With the exception of the poems in the Tito Manuel series or the Harold and Kumar series, the poems were largely born independent of one another. I certainly have my obsessions and that accounts for the similar themes and the repetition of motifs and patterns. After all, I can’t escape myself in my writing. I’ve learned by now to trust those obsessions, to follow them down the rabbit hole. I’ve learned that repetition does not have to mean redundant. It can suggest urgency. It can be a deepening relationship. The poems could be collectively telling me that I am not done with this material yet.

Once I assembled the poems into a collection, I had to reconsider the function of the poems. Before, the poems operated independently, living in magazines or on my laptop without worrying about any other poems, but now I had to think about their relationship to one another, think about the bits of language that might clash and adjust the poems for that. I had a lot of help, too, from my editor, whose perspective helped guide many of those revision choices.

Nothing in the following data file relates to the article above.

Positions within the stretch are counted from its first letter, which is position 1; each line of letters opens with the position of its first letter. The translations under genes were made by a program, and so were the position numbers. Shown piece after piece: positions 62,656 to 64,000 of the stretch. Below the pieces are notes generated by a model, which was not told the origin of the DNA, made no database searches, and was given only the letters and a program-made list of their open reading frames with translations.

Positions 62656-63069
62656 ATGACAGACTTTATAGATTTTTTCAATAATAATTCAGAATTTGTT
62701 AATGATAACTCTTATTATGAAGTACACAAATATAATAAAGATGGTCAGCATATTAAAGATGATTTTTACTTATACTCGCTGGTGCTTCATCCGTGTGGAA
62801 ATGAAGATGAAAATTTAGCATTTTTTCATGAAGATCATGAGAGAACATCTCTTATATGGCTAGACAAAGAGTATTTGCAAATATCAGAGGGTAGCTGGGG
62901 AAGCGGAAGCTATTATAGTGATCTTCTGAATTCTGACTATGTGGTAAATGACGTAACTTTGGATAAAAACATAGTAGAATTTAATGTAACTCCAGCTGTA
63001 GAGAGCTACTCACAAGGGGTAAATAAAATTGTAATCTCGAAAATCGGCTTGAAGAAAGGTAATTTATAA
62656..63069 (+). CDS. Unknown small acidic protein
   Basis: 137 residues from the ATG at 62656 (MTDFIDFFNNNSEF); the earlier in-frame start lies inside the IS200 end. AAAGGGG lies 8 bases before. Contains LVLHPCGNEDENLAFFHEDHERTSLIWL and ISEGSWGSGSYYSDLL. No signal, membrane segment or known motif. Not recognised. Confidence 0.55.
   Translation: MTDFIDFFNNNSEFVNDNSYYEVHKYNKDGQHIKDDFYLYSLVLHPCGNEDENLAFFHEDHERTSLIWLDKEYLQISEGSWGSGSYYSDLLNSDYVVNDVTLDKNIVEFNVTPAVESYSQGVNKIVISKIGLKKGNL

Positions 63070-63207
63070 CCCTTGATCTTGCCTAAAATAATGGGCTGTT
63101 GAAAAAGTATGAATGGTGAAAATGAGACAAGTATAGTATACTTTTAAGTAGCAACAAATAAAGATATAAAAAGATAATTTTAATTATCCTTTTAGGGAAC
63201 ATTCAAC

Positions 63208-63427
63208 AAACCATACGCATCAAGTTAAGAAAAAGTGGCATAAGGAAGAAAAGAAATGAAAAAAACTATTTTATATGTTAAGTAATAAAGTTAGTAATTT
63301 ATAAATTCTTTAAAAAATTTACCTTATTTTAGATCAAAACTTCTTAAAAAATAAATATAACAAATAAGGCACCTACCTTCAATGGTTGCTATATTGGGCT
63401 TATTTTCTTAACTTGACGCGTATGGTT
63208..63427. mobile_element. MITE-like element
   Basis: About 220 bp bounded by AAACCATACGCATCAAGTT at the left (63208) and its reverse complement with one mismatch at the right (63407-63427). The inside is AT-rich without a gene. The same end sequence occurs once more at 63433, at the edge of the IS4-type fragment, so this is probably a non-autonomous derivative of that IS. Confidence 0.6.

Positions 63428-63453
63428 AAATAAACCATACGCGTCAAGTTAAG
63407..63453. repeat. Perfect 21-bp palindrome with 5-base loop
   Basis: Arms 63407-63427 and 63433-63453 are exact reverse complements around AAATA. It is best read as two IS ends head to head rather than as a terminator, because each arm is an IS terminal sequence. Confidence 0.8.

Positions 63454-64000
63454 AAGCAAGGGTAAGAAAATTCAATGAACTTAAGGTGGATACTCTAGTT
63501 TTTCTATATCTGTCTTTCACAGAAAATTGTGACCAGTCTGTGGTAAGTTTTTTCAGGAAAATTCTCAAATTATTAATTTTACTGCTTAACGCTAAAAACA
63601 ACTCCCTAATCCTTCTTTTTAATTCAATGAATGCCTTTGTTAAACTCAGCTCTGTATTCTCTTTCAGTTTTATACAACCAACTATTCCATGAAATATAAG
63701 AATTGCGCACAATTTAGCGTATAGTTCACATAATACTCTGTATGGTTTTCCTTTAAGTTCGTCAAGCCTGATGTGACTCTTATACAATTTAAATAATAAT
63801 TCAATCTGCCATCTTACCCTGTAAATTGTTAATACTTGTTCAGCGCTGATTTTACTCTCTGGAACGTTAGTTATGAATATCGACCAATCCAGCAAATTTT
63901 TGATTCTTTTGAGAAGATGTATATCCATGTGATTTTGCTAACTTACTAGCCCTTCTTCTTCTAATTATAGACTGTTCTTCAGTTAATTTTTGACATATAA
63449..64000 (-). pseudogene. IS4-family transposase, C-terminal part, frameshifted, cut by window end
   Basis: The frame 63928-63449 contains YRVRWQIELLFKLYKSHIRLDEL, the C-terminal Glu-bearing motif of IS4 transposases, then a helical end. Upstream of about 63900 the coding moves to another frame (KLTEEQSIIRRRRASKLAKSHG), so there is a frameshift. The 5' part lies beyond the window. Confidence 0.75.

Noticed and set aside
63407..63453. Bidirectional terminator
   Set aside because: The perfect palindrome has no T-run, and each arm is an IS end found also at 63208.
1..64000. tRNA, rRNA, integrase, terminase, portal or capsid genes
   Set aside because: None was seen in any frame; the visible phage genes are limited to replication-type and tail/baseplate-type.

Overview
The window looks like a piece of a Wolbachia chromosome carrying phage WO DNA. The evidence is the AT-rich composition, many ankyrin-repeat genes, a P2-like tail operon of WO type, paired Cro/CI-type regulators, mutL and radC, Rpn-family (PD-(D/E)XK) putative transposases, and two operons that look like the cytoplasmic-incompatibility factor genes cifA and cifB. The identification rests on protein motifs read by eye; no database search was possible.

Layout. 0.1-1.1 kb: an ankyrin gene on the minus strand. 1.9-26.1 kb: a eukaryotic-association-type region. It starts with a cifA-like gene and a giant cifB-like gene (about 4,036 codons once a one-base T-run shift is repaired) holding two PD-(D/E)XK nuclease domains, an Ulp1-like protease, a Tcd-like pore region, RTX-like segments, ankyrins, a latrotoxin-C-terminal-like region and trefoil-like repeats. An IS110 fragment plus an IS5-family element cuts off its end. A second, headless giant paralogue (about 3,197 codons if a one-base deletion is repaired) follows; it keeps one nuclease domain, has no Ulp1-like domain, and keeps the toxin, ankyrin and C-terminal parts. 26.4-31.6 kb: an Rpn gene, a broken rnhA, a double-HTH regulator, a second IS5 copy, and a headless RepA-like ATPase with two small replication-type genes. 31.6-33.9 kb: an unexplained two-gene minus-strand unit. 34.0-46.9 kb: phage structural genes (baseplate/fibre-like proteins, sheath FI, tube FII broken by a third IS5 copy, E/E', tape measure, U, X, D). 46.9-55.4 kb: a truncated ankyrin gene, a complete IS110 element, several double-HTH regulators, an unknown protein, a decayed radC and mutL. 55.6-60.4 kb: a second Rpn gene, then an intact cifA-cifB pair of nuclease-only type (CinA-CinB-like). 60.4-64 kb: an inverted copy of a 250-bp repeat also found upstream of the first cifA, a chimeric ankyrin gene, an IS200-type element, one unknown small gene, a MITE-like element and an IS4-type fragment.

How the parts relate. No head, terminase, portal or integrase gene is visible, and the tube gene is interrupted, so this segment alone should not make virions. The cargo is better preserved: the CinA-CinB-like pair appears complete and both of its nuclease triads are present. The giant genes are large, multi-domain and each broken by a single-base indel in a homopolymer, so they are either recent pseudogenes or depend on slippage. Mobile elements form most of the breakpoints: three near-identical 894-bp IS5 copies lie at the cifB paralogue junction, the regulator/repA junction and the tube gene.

GD: There are several references in these poems to past relatives, movie figures, and poets. What made you decide to address Harold and Kumar from the movie Harold and Kumar go to White Castle in this collection?

Every April for National Poetry Month I organize a little writing group that writes a new poem every day, and we exchange those poems via email for the whole month. Many people do something similar, which is why April is sometimes also known as National Poetry Writing Month, or NaPoWriMo for short. The Harold and Kumar poems began as an exercise for one of those months, a little experiment. I wanted to see what would happen if I wrote poems to Harold and Kumar.